Prioritizing Student Voice

By Erin Rougeux

Happy Educator Appreciation Week! As I reflect on what gets me through the long hours and hard work, I can think of one thing that stands above all others. Our students are the reason we show up, in person or virtually, to work each day, so it is their voices we should listen to first. For years I have worked to establish structures and routines in my classroom to seek feedback from my students, but as we transitioned to learning amidst a pandemic this became both more challenging and even more important.

Teachers make hundreds of decisions a day while attempting to best serve their students’ needs. We are constantly asking ourselves: Did they get it? or Why didn’t they understand this? Rather than guess: ask. This practice will not only give you valuable insight into how your students learn, but also help you to get to know your students, and demonstrate your dedication to improvement alongside them.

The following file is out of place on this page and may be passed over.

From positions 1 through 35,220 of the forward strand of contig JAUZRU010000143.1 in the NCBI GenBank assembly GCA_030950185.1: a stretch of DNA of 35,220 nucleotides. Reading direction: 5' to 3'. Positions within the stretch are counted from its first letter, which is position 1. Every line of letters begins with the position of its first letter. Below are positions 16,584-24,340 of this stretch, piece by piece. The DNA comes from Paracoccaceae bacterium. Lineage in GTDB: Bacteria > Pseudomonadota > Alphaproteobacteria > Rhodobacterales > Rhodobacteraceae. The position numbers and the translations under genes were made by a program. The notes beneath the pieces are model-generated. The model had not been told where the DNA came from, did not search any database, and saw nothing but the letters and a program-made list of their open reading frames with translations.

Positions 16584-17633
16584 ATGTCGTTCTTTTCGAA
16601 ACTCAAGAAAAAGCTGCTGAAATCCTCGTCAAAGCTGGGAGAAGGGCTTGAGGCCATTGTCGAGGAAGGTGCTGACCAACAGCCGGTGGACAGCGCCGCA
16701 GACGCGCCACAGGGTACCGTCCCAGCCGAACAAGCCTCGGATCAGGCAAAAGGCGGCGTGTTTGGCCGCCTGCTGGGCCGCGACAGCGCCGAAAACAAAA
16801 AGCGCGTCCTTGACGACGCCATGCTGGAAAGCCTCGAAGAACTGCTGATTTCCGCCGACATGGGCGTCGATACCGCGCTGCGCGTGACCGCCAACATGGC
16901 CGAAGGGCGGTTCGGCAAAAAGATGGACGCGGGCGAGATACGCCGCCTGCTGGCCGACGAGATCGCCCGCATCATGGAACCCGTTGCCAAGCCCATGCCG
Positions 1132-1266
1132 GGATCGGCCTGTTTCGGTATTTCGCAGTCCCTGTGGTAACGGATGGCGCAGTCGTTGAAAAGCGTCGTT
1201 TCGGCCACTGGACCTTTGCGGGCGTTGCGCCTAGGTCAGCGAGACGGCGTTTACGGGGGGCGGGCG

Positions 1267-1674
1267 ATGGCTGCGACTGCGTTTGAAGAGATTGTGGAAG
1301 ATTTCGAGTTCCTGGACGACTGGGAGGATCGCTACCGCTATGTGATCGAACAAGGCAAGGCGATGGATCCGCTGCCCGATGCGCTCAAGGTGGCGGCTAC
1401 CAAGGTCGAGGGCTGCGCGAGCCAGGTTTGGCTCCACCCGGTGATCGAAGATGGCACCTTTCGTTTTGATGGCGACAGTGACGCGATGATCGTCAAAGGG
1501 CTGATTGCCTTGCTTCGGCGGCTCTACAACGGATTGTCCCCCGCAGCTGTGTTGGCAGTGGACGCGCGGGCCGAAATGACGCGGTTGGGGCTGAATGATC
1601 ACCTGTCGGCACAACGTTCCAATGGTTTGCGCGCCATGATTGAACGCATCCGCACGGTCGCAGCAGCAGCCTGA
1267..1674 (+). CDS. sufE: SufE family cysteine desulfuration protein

Methods to Seek Student Voice

Weekly feedback forms through Google Forms Brief reflections after a task Socio-emotional check-ins

Some things you can do to gather input and incorporate student voice in your classroom:

  • Build in regular structures to ask for student input
  • Vary the questions or prompts based on what you’d like to learn more about (misconceptions, engagement, emotional support, etc.)
  • Explicitly name the importance and value you see in their feedback
  • Listen to, acknowledge, and incorporate the feedback they give

See something you’d like to try? How do you get feedback from your students? Let us know on Twitter @InclusiveEdNY or in the comments!

About Erin
Erin Rougeux (she/her) is an English Language Arts teacher at New Visions Charter High School for Advanced Math and Science III.